The Most Common Rental Agreement Mistakes Landlords Make
Having a universal lease agreement you use with every tenant sure makes things a lot easier. This is especially true if you self-manage your rental property and already have a lot on your plate. Plus, if you’re in a rush to fill a vacancy, it can be tempting to print out a lease agreement template and fill in the blanks.
But you might not realize the importance of an individualized lease until you face an angry tenant in court. And by then, it might be too late for you to fix things.
If you want to avoid overspending, wasting time, and dealing with disputes, customize your lease agreements. Even if that means hiring a Scottsdale property management company to help you out.
In addition, read on to learn about the most common mistakes landlords make when creating rental agreements. This way you’ll know your leases are airtight and protect both you and your tenants.
Top Lease Agreement Mistakes Landlords Make
1. Not Personalizing Things
With a lease agreement template, it’s likely it will address you as the “landlord” and your tenants as “tenants.” But if you fail to personalize the rental agreement with actual names, it comes across as unprofessional. It also makes this legal document a little less valid. After all, your tenants can always claim that the agreement doesn’t apply to them since their names are nowhere to be found.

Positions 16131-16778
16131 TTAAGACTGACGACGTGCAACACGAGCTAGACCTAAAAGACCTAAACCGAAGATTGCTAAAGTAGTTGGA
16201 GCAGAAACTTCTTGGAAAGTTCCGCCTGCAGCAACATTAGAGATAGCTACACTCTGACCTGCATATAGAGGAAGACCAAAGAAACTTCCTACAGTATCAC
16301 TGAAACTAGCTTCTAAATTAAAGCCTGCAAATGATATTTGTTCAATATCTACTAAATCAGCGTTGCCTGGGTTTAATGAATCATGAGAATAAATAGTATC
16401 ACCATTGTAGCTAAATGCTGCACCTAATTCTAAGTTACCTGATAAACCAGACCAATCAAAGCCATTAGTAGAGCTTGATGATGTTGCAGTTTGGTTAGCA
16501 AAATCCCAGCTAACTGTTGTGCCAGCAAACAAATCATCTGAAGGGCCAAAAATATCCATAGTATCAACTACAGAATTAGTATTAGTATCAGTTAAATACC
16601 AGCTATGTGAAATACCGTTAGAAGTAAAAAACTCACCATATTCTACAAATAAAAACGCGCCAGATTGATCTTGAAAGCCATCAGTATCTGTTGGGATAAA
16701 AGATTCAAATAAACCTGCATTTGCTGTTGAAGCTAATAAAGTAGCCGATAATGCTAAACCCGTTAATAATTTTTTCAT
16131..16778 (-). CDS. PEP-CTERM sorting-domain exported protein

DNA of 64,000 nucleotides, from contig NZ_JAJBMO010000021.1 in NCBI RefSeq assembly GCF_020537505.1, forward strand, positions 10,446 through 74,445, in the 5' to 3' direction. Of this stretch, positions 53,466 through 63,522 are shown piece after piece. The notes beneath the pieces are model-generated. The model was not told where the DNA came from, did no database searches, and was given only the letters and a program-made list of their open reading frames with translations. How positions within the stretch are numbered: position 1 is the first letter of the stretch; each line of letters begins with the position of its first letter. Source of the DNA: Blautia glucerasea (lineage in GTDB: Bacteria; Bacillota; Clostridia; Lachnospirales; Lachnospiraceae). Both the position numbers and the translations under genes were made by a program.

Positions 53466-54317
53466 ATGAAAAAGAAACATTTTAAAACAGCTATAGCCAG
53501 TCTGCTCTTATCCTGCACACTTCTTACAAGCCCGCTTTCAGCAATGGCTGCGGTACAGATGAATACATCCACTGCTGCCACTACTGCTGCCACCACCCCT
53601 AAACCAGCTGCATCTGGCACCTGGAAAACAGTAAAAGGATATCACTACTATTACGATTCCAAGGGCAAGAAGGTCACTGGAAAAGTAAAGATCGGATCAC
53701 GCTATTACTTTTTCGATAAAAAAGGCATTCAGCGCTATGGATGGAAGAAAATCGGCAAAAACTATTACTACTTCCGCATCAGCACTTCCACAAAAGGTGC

Though this argument probably won’t hold up in court, it’s a waste of time and money to even get to that point.
Here are some of the best ways to personalize your lease agreements and make sure there is no confusion:
- Include full names (no shortened or nicknames) at the beginning and end of the document
- Add the tenant’s name throughout the document in place of the word “tenant”
- Include a cover letter addressed to the tenant with important information
- Create a welcome package with the tenant’s name on it that accompanies the lease agreement
Lastly, you or your Scottsdale property management company should speak directly with the tenant a few times before the lease signing to establish a relationship.
2. Ignoring the Law
Just because you’re in charge of your rental property doesn’t mean you can put any provision you want in the lease agreement. There are laws that you must understand and follow when it comes to lease drafting. And ignorance will not be an excuse should you violate any laws.
Here are some of the Arizona lease agreement regulations to be aware of:
- You must disclose things like the purpose of any non-refundable fees
- You must identify anyone acting on behalf of you (g., your Scottsdale property manager)
- There are security deposit collection and return limits
- Leases don’t automatically renew, they convert to month-to-month if there is no renewal
- There are rules about entering the property (non-emergency)
- Lease agreements must include the full name and address of landlord and length of lease term
- And many more
If you don’t feel comfortable dealing with landlord-tenant laws, hire a Scottsdale property management company. They’ll be knowledgeable and experienced enough to draft a legally compliant rental agreement that you never have to worry about.
3. Setting the Wrong Rent Rate
The amount of rent you charge tenants plays an important role in the lease agreement. For instance, you’ll need to set the monthly rent amount and outline late rent consequences.